11. 802.11n – Obtaining Higher Data Rates Spatial Multiplexing • Source data stream split and sent over separate antennas at the same time • Recombined at receiver using MIMO signal processing • Doubles, triples, or quadruples the data rate depending on the number of transmit antennas used Channel Bonding • Increasing the Bandwidth • Bonds two 20MHz channels to a 40MHz channel • Slightly more than doubles the bandwidth • Phased channel operation: ability to jump between 20 and 40Mhz channels

  12. 802.11n – MAC Improvements Reducing Overhead Improves Efficiency • Frame Aggregation • Block ACKs • Reduced Inter-frame spacing

  13. 802.11n Range and Data Rates • Longer Range or Higher Data Rates • Wi-Fi Certified data rates 300Mpbs • Most compatible with 802.11a • Backwards compatible with 802.11bg • Channel Bonding • Multiple Input/ Muliple Output (MIMO) • Spactial Multiplexing

  14. 5GHz vs 2GHz Spectrum

  15. 802.11 Channels – Cell Planning 802.11b/g Channels Available = 3 • Distance to cell with same channel is less than a single cell • Sensitive to co-channel interference (from other cells on the same channel) • If energy is weak, seen as interference • If energy is strong, stations will defer • Bleed-over retards higher data rates • Greatly reduces overall network capacity 802.11a Channels Available = 23 • High Performance: 8 times the capacity • Far less interference from cells on same channel • More channels to avoid interference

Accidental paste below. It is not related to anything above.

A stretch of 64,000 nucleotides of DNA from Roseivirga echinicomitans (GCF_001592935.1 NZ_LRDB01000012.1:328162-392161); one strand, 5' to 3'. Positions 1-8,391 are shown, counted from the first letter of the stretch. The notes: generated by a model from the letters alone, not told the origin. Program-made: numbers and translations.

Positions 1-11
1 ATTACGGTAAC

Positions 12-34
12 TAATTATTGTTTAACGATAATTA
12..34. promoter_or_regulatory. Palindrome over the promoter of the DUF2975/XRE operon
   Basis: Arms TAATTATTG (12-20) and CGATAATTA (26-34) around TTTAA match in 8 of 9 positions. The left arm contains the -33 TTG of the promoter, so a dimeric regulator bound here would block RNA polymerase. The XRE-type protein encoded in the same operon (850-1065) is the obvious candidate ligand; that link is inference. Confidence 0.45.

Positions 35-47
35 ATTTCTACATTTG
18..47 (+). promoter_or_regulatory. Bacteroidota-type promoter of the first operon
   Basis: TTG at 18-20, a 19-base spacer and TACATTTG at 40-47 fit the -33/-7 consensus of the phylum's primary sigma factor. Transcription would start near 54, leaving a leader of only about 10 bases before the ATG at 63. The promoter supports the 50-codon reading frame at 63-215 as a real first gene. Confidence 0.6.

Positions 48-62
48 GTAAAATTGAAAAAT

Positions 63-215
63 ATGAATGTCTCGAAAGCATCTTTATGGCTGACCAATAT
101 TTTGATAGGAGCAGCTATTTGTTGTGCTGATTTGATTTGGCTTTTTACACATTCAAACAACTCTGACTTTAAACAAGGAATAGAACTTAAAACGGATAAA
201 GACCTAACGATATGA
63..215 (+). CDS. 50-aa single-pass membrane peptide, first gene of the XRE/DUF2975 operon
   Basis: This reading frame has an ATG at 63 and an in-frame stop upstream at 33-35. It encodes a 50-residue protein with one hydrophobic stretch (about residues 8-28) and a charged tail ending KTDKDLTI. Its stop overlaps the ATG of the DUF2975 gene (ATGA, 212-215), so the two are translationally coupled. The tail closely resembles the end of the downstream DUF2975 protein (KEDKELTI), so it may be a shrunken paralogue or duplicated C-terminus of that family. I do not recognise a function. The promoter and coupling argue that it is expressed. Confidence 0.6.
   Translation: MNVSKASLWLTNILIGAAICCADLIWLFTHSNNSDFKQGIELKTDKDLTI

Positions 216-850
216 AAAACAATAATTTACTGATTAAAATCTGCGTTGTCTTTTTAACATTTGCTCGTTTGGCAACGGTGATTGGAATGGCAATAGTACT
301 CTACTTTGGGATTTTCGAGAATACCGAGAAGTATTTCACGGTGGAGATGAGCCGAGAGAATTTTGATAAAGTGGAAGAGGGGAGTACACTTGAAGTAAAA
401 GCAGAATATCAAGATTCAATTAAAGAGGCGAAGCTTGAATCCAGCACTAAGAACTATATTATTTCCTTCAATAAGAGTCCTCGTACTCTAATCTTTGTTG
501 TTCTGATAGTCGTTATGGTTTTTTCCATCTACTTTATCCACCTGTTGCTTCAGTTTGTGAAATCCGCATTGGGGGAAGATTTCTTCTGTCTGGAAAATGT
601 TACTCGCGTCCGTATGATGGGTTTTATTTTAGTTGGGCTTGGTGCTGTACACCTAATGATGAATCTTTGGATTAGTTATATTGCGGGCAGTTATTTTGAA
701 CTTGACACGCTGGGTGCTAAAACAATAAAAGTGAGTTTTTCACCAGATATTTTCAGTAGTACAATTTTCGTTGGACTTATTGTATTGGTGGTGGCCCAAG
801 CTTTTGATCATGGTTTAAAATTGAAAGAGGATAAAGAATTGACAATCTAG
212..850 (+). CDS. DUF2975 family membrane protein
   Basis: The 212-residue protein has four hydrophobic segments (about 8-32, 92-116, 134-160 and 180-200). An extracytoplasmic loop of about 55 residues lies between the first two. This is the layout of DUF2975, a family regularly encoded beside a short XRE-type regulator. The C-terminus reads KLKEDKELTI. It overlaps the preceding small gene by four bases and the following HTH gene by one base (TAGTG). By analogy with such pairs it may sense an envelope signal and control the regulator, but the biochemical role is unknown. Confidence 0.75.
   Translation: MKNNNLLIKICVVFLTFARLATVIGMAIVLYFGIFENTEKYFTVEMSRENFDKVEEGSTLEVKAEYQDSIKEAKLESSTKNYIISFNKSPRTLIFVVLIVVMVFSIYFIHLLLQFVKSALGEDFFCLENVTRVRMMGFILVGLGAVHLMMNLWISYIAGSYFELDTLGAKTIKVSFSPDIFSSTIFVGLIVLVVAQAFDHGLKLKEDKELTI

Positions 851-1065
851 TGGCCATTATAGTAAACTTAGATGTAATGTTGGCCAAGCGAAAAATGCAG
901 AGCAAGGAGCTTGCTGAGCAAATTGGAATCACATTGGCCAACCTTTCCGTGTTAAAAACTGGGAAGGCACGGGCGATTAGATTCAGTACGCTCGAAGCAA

16. 802.11 Channels – Interference Issues 802.11b/g uses the 2.4 GHz ISM band • Common devices cause interference • Bluetooth devices • Cordless phones • Microwave ovens • X10 wireless video cameras • HAM radio operators • Interference collides with the intended signal • Transmissions are garbled and data packets are retransmitted • Reduced end-user throughput and increased latency of data traversing the RF network 802.11a uses the 5GHz UNII band • Relatively interference free

  17. 802.11n Rates and Modes 802.11a/n (5GHz) 23 channels * 150Mbps = 3.4Gbps 802.11a (5GHz) 23 channels * 54Mbps = 1.2 Gbps 802.11g/n (2.4GHz) 3 channels * 150Mbps = 450 Mbps 802.11g (2.4GHz) 3 channels * 54Mbps = 162 Mbps 802.11b (2.4GHz) 3 channels * 11Mbps = 33 Mbps 150 17

  18. Multi-Radio vs Dual-radio Architectures Multiple Radios in a single AP (i.e. an Array) = MORE CAPACITY - Traditional APs have one or two radios - New multi-radio architectures have up to 4, 8, or 16 radios in a single device - Each radio has fixed bandwidth - Each radio can support a limited number of users at one time Multi-Radio Traditional AP: In a classroom of 30 students a dual radio AP will have 15 students per radio In the same classroom an Array would just have 2 or 3 students per radio